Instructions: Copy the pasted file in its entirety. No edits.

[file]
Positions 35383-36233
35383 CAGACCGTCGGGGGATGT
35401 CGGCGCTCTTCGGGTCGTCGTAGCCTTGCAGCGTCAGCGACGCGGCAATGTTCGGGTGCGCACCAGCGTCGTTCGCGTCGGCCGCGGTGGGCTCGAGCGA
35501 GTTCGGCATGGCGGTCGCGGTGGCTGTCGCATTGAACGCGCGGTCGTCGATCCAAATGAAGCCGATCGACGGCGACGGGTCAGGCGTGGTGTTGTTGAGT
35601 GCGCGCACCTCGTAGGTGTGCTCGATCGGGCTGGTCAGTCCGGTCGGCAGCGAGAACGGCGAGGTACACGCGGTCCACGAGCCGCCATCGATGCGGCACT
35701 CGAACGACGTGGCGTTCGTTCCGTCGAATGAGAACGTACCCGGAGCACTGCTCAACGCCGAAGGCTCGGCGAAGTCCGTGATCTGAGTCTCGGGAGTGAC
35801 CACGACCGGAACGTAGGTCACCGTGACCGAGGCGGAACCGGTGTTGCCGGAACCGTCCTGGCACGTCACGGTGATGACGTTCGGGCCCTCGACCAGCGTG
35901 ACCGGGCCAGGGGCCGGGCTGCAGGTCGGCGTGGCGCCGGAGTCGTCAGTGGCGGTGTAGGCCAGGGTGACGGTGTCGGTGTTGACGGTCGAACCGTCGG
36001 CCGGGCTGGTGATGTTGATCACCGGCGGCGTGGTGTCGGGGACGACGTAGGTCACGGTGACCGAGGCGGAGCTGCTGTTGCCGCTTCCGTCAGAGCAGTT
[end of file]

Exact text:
Positions 35383-36233
35383 CAGACCGTCGGGGGATGT
35401 CGGCGCTCTTCGGGTCGTCGTAGCCTTGCAGCGTCAGCGACGCGGCAATGTTCGGGTGCGCACCAGCGTCGTTCGCGTCGGCCGCGGTGGGCTCGAGCGA
35501 GTTCGGCATGGCGGTCGCGGTGGCTGTCGCATTGAACGCGCGGTCGTCGATCCAAATGAAGCCGATCGACGGCGACGGGTCAGGCGTGGTGTTGTTGAGT
35601 GCGCGCACCTCGTAGGTGTGCTCGATCGGGCTGGTCAGTCCGGTCGGCAGCGAGAACGGCGAGGTACACGCGGTCCACGAGCCGCCATCGATGCGGCACT
35701 CGAACGACGTGGCGTTCGTTCCGTCGAATGAGAACGTACCCGGAGCACTGCTCAACGCCGAAGGCTCGGCGAAGTCCGTGATCTGAGTCTCGGGAGTGAC
35801 CACGACCGGAACGTAGGTCACCGTGACCGAGGCGGAACCGGTGTTGCCGGAACCGTCCTGGCACGTCACGGTGATGACGTTCGGGCCCTCGACCAGCGTG
35901 ACCGGGCCAGGGGCCGGGCTGCAGGTCGGCGTGGCGCCGGAGTCGTCAGTGGCGGTGTAGGCCAGGGTGACGGTGTCGGTGTTGACGGTCGAACCGTCGG
36001 CCGGGCTGGTGATGTTGATCACCGGCGGCGTGGTGTCGGGGACGACGTAGGTCACGGTGACCGAGGCGGAGCTGCTGTTGCCGCTTCCGTCAGAGCAGTT